Earlier this week we published, “A Tough Payload Decision”. The article featured Truck Camper Magazine reader, Gary Anderson, and his journey to assemble a properly payload matched truck and camper.
We pursued this article as a huge positive for both the truck camper industry and the truck camping community. After all, it showcased a fellow camper who wanted a properly payload matched rig and made it happen.
Gary had to make a tough decision to purchase a non-slide truck camper instead of a slide-out model to match his new truck’s payload capacity, but he made that decision, bought a brand new truck camper and assembled a properly payload matched rig. Happy manufacturer, happy dealer, happy customer. Everybody wins, right?
Well, that’s not how some folks read the article. As they saw it, the article implied that a one-ton short bed truck couldn’t handle a slide-out truck camper. Oh the irony…
Back in 2012, we worked directly with Lance Camper in Lancaster, California and General Motors in Detroit, Michigan to design and develop a perfectly payload matched 2013 Chevy Silverado 3500HD short bed and a 2013 Lance 855S. Note these are the exact same make and model of truck and camper featured in Gary’s story.
Since day one of founding Truck Camper Magazine, I have maintained that we can promote truck campers and the truck camping lifestyle while simultaneously promoting safe truck and camper matching. Our 12-year publishing record on this is rock solid, and non-negotiable. It would irresponsible to do anything less.
To date, the, “Payload Match Challenge” series has been read tens of thousands of times. We have met dozens of fellow truck campers who literally bought identical set-ups based on those articles and heard from dozens more via email. Put another way, that series has sold a ton of truck campers. Sales and safety, hand in hand.
As as side note, there is a very important difference between our 2013 Chevy Silverado 3500HD, and Gary’s 2018 Chevy Silverado 3500HD. While both are short bed, crew cab, four-wheel drive trucks with the Z71 Off-Road Package and similar options, Gary’s truck has a Duramax diesel where ours featured the Vortex 6.0L gas.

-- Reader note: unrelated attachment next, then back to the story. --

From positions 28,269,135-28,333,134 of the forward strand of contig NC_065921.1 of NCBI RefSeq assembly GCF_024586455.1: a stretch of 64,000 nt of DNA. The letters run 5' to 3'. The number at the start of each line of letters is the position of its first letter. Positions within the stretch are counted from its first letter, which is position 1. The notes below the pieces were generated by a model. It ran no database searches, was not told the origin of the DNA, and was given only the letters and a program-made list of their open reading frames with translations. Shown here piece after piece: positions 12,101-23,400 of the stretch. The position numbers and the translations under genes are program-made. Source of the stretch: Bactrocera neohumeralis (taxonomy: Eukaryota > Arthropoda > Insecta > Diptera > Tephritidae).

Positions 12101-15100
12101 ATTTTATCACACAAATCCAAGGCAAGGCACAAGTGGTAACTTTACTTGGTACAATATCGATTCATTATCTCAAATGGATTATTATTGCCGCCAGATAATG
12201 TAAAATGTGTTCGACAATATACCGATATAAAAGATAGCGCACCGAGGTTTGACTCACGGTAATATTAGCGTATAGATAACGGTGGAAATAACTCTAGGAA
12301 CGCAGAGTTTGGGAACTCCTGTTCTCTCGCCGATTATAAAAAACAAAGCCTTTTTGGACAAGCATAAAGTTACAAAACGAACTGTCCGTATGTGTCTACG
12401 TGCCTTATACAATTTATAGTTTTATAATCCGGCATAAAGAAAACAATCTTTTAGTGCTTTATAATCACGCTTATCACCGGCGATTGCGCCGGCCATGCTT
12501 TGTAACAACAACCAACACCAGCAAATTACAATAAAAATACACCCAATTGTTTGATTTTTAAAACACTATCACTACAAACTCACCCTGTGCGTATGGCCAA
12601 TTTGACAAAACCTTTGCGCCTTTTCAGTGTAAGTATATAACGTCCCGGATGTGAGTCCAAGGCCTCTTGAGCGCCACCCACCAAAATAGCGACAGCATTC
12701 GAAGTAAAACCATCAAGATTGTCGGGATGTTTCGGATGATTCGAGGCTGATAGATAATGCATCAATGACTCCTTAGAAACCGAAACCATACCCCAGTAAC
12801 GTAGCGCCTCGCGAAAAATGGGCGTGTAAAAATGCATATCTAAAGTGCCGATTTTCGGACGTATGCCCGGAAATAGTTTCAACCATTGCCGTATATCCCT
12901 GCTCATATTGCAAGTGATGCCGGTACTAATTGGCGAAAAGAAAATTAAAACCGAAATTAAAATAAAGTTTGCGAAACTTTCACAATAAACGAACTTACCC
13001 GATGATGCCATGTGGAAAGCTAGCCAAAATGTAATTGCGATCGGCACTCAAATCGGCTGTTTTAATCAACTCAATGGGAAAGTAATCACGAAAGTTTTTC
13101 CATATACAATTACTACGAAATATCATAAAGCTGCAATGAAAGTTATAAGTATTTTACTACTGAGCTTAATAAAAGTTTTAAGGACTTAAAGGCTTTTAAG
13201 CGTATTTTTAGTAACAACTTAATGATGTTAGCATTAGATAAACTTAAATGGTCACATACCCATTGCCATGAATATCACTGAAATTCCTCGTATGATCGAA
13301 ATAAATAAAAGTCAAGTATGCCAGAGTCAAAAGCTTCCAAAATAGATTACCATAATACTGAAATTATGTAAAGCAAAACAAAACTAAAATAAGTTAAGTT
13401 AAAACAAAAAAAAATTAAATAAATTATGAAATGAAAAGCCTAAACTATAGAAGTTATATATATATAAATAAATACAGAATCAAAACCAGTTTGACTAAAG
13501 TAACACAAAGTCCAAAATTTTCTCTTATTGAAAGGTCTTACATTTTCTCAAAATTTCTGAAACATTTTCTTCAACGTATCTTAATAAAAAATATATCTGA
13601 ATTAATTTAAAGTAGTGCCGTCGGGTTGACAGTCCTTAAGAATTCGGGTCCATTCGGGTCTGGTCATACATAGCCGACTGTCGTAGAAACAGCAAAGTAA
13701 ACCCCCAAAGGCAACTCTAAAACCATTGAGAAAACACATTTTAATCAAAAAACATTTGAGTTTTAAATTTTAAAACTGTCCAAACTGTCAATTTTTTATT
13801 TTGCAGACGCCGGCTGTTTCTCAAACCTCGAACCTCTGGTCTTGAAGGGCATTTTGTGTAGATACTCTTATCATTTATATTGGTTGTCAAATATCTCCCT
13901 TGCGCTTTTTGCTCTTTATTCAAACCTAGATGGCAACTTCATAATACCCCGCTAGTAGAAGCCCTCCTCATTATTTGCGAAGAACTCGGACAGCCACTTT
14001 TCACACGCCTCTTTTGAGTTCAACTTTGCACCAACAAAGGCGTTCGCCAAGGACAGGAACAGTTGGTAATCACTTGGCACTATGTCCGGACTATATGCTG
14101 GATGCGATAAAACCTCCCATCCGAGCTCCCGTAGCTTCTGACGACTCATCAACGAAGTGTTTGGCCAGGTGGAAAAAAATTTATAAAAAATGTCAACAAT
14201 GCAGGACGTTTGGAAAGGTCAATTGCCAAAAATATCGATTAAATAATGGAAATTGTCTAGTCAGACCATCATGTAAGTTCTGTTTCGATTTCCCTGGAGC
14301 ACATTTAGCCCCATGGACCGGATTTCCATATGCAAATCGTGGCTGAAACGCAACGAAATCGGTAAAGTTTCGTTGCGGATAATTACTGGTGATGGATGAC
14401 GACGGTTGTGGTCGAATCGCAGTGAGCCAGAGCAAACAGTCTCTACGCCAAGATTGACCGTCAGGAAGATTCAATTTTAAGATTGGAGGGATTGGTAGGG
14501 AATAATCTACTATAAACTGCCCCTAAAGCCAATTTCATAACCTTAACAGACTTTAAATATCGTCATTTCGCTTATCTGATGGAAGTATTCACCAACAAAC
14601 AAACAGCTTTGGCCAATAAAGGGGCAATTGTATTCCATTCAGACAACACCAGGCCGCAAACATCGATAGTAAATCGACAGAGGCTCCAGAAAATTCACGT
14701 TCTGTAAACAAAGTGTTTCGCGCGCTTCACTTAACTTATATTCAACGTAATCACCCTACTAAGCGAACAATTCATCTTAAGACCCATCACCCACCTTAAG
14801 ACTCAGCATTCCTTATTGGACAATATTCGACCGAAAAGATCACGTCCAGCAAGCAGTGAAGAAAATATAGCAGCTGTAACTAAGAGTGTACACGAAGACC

Diesel engines and their heavier transmissions add hundreds of pounds of weight that comes directly out of a truck’s payload capacity. This is made even more dramatically clear when you consider that our 2013 Chevy 3500HD truck had a 10,800-pound GVWR and Gary’s has 11,500-pound GVWR. Even though his truck has 700-pounds more GVWR, his payload is 773-pounds less. Diesel engines are heavy.
Poll Results: Do You Care About Payload Matching?
All of this becomes even more relevant when you see the following poll results.
For years I have wondered what would happen if we openly asked our readership about their attitude towards proper truck and camper matching. When Gary sent us his story, it seemed like a perfect opportunity to ask.
Asking this question was a bit of a risk. What if the overwhelming consensus was that truck camper owners truly could give a cat’s tail about being properly payload matched? You may have a hard time believing this, but we would have reported that data, just as we are reporting what’s below.
The first important result to report is the remarkable high number of readers who participated. At this writing, 1,036 people had completed the poll. It might seem obvious, but this high participation level shows just how important this topic is to our readership.
Here are the poll results:
The poll results are loud and clear. Truck camper enthusiasts overwhelmingly care about properly matching trucks and campers. In fact, 71.6-percent state that proper payload matching is a top priority.
This is a very important message for the industry. Talk directly with your customers about proper payload matching, and you’ll be rewarded with more truck camper sales.
Truck campers actually care even more about center of gravity. Over 80-percent state having center of gravity forward of the rear axle is a top priority. This surprised me as we don’t hear much about center of gravity from fellow truck camper owners.
On balance, most of the readers who took this poll know where we stand on these topics. Between the wet weights in our Buyers Guide, Truck Recommendations in our reviews, and just about everything in the Discover Truck Camping section, there is no mistaking that we want truck campers to be within payload with a COG forward of the rear axle. Safety first.
Even if these results were influenced, the results are so heavily in favor of proper matching and forward center of gravity that it’s unlikely the results would have been much different if asked in a different context. Maybe instead of 70 and 80-percent it would have been 55-percent and 65-percent. That’s still more than half and enough to prove that proper payload and COG matching is a top priority for the majority of truck camper owners and consumers.